Despite research showing children may be differentially susceptible to various environmental health hazards, and that risks to children may be of greater social concern than risks to adults, there have been relatively few studies that estimate the economic value of reducing risk to children's health. We propose to design and conduct a contingent valuation (CV) survey to estimate household willingness-to-pay (WTP) to reduce mortality risk from pesticides in food and to compare WTP to reduce risks to children and risks to adults. We will examine how WTP depends on latency (the length of the period between exposure and development of symptoms), noting that childhood exposure may lead to childhood or adult disease and fatality. We will also evaluate how WTP depends on disease type, comparing terminal cancer and non-cancer illnesses that present similar symptoms and prognosis.
We will elicit values for risk reductions that vary across the following characteristics: whether the pesticide exposure is to a child or to an adult, whether the disease is latent or acute, whether the disease is cancer or not cancer. We will also vary the level of detail provided about the disease, to determine whether differences in WTP to reduce risks of cancer and non-cancer disease reflect differences in information. We will also vary the magnitude of risk reduction, and use sensitivity of WTP as a diagnostic criterion for validity of the results. Survey respondents will include both parents and non-parents to allow comparison with prior studies of the value of reducing risks to adults, and we will measure a variety of demographic variables that may influence WTP. By comparing estimated WTP between and within respondents, it will be possible to estimate the relative value of reducing health risks to children versus adults. The survey will be administered over the World Wide Web, which will facilitate the presentation of visual aids to assist in communicating the magnitude of risks to survey respondents.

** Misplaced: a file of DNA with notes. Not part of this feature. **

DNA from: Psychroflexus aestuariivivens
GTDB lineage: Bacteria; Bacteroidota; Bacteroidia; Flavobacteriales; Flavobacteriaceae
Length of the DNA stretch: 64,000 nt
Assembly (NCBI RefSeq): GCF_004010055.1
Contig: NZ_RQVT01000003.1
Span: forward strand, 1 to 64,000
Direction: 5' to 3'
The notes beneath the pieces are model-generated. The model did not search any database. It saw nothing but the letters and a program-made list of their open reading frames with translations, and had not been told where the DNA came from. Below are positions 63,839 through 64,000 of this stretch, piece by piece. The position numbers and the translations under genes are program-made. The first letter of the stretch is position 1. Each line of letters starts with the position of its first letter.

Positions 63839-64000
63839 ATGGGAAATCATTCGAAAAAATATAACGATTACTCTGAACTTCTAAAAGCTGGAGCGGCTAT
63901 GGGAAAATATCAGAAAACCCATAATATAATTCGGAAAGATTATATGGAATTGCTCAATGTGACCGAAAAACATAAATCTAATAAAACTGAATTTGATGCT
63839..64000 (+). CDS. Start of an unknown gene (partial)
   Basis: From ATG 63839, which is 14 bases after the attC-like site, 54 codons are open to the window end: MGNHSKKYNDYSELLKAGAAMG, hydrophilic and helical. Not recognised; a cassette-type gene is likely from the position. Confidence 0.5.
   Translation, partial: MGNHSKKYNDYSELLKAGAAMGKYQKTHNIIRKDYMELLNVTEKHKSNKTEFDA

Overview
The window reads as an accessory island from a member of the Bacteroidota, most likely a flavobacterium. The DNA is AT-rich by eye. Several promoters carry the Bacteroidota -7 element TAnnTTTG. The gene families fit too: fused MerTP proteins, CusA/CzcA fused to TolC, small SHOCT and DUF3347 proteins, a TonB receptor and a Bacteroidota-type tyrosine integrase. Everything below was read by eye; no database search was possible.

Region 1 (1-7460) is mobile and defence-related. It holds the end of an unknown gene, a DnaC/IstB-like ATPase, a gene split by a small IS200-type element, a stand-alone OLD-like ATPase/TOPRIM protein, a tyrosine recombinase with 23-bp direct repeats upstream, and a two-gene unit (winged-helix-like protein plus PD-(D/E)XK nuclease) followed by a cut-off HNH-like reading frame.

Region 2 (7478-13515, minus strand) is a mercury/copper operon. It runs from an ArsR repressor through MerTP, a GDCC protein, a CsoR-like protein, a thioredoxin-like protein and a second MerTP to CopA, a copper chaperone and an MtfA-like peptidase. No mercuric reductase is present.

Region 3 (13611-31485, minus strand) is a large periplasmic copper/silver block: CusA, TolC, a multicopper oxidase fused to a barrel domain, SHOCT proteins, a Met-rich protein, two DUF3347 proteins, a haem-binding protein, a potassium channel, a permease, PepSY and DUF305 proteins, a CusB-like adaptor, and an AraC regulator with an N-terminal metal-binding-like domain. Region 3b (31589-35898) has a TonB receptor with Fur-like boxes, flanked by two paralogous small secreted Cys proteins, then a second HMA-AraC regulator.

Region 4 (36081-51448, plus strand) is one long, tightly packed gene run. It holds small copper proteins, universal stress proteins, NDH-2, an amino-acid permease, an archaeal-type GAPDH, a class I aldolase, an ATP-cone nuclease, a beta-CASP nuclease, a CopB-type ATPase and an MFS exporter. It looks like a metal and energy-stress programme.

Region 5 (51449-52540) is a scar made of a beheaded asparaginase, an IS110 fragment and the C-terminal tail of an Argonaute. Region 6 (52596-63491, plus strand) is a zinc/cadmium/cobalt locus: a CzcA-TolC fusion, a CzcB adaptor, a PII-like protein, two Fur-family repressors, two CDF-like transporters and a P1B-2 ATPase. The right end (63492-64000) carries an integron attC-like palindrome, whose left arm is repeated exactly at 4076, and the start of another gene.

This project is anticipated to provide estimates of the value of reducing food-borne pesticide risk to children versus adults, as well as analysis of how age, latency, and disease type influence the valuation. Policymakers can use such estimates to evaluate the benefits of programs aimed at reducing risks to children.
contingent valuation, preferences, willingness-to-pay, cost-benefit , Economic, Social, & Behavioral Science Research Program, HUMAN HEALTH, Health, INTERNATIONAL COOPERATION, RFA, Scientific Discipline, Children's Health, Ecology and Ecosystems, Economics, Economics & Decision Making, Environmental Policy, Exposure, Risk Assessments, Social Science, decision-making, adult valuation of children's health, age-related differences, children's environmental health, children's vulnerablity, contingent valuation, decision analysis, decision making, dietary exposure, dose-response, ecological risk assessment, economic valuation, environmental values, human exposure, human health risk, market valuation models, morbidity valuation, multi-criteria decision analysis, multi-objective decision making, non-market valuation, policy analysis, public policy, standards of value, surveys, willingness to pay